The monastery was a small and very Holy place. The rock/cave can be accessed above a chapel which housed some of the most beautiful icons I have ever seen. I prayed here that I could find holiness and beauty in times of solitude and trial. I prayer that I could see God as clearly as I could see those icons even when I am in extreme conditions and very uncomfortable.
We made our way down the mountain and took the gondola back to the bottom of the valley. Mercifully, and I think fittingly, a cool breeze accompanied us in every part of our descent. Breath of God, breathe on me!
Before we got back on the bus we got to ride a camel. The photo above shows that this is most excellent! We have a large group, and I’d say half of us rode Sammy the camel around. It was great!
We embarked up the West Bank by bus to Nazareth – nearly a two hour drive. At one point when we crossed from the Palestinian Territories to Israel, we were so close to Jordan than many of our cell phone greeted us with a “Welcome to Jordan” message and information about how much that would or would not cost to se the phone!
We ate a large and late lunch in Nazareth before visiting the Well of Mary where the Orthodox Churches believe that the Annunciation occurred. We arrived during Orthodox afternoon prayers. We stayed for about 30 minutes of prayer (the service was going before we arrived and it looked like it would continue on for some time). We stopped briefly at the grotto where Mary’s well is located – it is certain that this was the well Mary walked to from her home each day to get water from, and the Orthodox believe the Annunciation happened on such a visit. God sometimes meets us in the midst of our daily routine – do we say yes to what God has offered or do we let the routine allow us to ignore God? Mary said yes, and the Word became flesh and dwelt among us. Mary’s example in this place is an important reminder that God doesn’t wait for us to carve out sacred time; God calls us in the midst of life.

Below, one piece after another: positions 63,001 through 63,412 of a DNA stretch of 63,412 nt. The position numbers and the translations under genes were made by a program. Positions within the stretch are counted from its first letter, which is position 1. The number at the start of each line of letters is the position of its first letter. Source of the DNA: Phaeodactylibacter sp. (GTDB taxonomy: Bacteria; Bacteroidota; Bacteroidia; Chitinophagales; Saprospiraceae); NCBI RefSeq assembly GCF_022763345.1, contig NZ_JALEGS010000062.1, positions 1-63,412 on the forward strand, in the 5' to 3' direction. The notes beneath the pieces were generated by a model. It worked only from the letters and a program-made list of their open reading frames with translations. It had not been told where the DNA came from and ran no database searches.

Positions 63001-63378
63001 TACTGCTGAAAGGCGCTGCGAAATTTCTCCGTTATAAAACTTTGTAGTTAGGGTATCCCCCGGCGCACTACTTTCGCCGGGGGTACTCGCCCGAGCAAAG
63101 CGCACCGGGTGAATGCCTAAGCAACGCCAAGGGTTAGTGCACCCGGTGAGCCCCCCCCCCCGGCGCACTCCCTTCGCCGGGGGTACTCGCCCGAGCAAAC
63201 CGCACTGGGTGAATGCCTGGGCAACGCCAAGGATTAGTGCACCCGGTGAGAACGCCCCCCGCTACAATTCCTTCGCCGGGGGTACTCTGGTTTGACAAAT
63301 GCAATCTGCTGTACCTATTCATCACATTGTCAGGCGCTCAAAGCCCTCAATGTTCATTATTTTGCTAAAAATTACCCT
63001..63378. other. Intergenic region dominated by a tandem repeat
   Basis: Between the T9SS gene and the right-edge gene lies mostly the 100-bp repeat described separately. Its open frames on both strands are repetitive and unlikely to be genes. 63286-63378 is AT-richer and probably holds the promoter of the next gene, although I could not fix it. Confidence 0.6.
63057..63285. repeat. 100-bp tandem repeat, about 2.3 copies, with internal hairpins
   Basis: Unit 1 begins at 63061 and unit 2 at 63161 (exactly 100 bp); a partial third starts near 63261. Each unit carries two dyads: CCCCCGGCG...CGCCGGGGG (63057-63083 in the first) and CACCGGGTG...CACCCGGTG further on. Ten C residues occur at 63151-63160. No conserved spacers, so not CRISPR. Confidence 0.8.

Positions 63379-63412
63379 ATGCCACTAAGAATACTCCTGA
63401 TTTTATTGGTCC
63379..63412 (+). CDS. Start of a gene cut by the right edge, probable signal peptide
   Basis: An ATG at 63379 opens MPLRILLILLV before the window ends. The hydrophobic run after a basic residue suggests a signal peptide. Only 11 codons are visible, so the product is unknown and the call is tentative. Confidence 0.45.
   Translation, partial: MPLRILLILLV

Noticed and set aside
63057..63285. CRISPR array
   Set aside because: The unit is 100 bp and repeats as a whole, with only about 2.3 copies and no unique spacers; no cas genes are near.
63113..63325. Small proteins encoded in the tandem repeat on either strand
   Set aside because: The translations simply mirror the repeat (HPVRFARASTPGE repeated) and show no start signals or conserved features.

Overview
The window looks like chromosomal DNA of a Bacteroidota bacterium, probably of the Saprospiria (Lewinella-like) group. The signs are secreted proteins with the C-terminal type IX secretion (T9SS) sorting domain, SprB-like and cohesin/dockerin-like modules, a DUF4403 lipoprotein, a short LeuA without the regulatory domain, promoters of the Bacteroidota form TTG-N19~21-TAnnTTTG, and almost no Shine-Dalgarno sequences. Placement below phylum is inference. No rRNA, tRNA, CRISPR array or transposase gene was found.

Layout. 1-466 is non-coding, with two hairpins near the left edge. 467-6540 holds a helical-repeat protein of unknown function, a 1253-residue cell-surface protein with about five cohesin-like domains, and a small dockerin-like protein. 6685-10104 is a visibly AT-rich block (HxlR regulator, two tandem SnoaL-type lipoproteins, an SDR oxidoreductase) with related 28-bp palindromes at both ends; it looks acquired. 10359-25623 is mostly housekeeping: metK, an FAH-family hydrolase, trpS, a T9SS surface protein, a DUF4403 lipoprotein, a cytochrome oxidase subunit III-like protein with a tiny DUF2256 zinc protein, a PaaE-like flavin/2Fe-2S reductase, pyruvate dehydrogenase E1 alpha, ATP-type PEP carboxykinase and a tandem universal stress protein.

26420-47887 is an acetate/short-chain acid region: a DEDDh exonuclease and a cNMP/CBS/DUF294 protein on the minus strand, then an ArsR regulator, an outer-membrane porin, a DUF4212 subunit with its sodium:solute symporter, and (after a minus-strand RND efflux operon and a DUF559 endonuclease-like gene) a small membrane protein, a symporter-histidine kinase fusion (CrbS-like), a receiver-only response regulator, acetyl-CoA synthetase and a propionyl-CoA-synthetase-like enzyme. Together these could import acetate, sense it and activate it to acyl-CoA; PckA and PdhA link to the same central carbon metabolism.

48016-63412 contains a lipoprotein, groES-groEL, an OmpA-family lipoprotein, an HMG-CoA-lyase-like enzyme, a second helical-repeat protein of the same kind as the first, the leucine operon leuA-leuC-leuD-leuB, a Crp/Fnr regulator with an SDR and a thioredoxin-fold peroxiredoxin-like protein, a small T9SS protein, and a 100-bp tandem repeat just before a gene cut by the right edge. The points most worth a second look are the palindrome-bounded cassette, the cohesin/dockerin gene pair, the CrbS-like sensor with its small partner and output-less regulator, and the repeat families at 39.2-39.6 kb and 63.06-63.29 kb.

We next walked through the city streets to the Roman Catholic Church of the Annunciation which is built on Mary’s house. Mary’s house is still there, built into the church. Mary’s house!
These two sites are absolute treasures where is was very easy to find God and settle in for prayer and reflection.
We arrived at the Guesthouse of the Sisters of Nazareth where we will be staying for the next two nights. We were greeted with orange juice (the perfect energy boost!) and sent to our rooms to freshen up.
The Sisters’ Guesthouse is located next to the Catholic Church of the Annunciation which is the largest church in the entire Holy Land.
It is also located next to Christ Church, the Anglican Church in Nazareth. Fr. Nael, the Rector at Christ Church, offered us a reflection on what his life is like as Ann Arab, Palestinian, Christian, Israeli citizen. He also gave us background on his parish. I don’t believe my own Christ Church in Pelham has a formal sister church with any other church, and I think it might be worth pursuing a relationship with Christ Church Nazareth. I have Fr. Nael’s card and am now friends with him on FB so I will pursue this when I get home. He is a good man and a good priest.
Our group gathered for dinner and many of us called it a day after that.
Looking back, it was a hard, hot, long, and difficult day, but any physical hardship was overshadowed by intense moments of prayer and community, being able to visit Jericho and Nazareth, and experiencing holiness in the Holy Land.
Nazareth is Jesus’ hometown and it a excellent to be here! Nazareth was a backwater village in Jesus’ day. It has become a thriving metropolis, and I am looking forward to exploring it a bit while we are here.
In the morning we will head to the Sea of Galilee and visit the places where Jesus was active for most of his ministry. I can’t wait!
Photos are available here. Typos will be corrected eventually; I am typing this up on my iPhone.